Just remember this: Actions speak louder than words.
Here’s what I am talking about. The next time you and your service manager get a complaint, how long does it take for you or your service manager to call that customer back? Do you call the customer back immediately?
I know of service managers and owners who avoid a problem and refuse to call back. Guess what? That is sending the wrong signal to your employees. If you don’t care enough to call a customer back, why should your employees care enough to be courteous, neat, etc., when they are at the customer’s home?
Resolving customer complaints immediately (within 24 hours) means that you truly care. Once the complaint is resolved, you may choose to fire the customer. However, don’t fire the customer before the complaint is resolved.
BE PROACTIVEIs your shop neat? Is your truck neat? If you expect your service technicians to be neat on the job and take care of the customer, why would you have a messy shop or allow messy trucks? Again, the words must coincide with the actions that you take.
Simply put, you have to lead by example.
Your customers write your paycheck. It costs a lot of money to gain a customer. Why would you do work one time and not continue to contact a customer? Why wouldn’t you call after the work was done to make sure that everything went right from the customer’s perspective?
Your technician’s opinion doesn’t count. The fact that you didn’t hear from the customer doesn’t count. You have to be proactive to ensure that the customer was happy. After all, there’s a lot of competition and all a person has to do is to say, “I think I’ll try someone else next time and open the Yellow Pages.”
Surveys show that over 60% of the people who don’t use your company again believe that you just don’t care about them. I’ve personally done mailings to customers who haven’t used a company in the past 18 months to entice them to use that contractor’s service again.
The lowest response rate we achieved in all areas of the United States was 8%. The highest was 23%. Most of the comments we hear when previous customers respond are, “We just forgot about it and no one reminded us,” or “We didn’t know that you were still in business.”
After every service call and installation, a telephone call should be made. Make sure that everything went right. Even if the system is fixed perfectly, the customer may not have had a good experience with the service technician or installation crew. The only way that you can find this out is by talking with the customer.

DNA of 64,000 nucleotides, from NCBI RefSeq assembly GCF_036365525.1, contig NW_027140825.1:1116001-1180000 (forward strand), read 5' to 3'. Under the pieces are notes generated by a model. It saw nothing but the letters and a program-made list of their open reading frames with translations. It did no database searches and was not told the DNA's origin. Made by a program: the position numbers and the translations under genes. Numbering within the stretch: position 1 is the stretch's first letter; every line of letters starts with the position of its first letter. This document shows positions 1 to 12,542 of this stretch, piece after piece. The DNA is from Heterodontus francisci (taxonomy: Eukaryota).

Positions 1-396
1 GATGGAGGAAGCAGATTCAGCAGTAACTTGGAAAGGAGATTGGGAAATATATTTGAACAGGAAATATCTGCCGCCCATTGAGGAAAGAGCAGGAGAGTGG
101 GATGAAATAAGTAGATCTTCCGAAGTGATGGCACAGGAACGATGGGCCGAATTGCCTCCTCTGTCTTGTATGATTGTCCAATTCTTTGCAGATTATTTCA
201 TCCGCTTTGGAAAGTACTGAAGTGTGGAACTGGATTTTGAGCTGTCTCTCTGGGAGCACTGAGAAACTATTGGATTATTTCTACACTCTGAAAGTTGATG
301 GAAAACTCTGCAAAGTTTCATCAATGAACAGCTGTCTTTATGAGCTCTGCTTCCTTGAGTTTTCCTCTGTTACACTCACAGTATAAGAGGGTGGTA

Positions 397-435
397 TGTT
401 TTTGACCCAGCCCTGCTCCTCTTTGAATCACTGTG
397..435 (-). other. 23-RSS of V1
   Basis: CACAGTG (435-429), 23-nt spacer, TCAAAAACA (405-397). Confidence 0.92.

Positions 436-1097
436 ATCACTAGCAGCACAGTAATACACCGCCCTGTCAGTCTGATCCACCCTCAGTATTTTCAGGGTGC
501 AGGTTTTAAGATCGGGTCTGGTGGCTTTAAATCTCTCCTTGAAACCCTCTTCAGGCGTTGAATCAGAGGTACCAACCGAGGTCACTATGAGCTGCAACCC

Reach Out and Sell SomeoneIn one of the companies that we worked with, our follow-up calls revealed that one technician had a customer service problem. The person calling found that the customers were hesitating when answering the questions, so she asked what was wrong. The answer in most cases was a variation of “The system was fixed and working properly, but I wasn’t comfortable with the technician and would appreciate that you not send him back again.”
These people would never call to complain. They would have tried someone else next time, leaving you to wonder why you never heard from them again. However, since someone called and had the presence of mind to listen and ask questions that were not on the “script,” the customer felt comfortable talking about real feelings. The caller also alerted the service manager so that he could solve the communication problems with the technician.
When you listen to the tone of the customer in addition to what the customer says, you may hear hesitations, uncomfortable tones, etc. This is your clue that even though the system is working well, there was a problem. Questioning customers about their feelings and solving these problems will keep more customers coming back.
For installation jobs, talk with the customer one month after the installation is completed. The customer will have time to get used to the new system. When you call, customers are pleasantly surprised. This telephone call will have a greater impact than a thank you note sent after the job was done.
If you expect your employees to take care of the people who write your paychecks, you have to lead by example.
King is president of American Contractors Exchange, Inc. She can be reached at 800-511-6844; firstname.lastname@example.org (e-mail).
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Publication date: 01/29/2001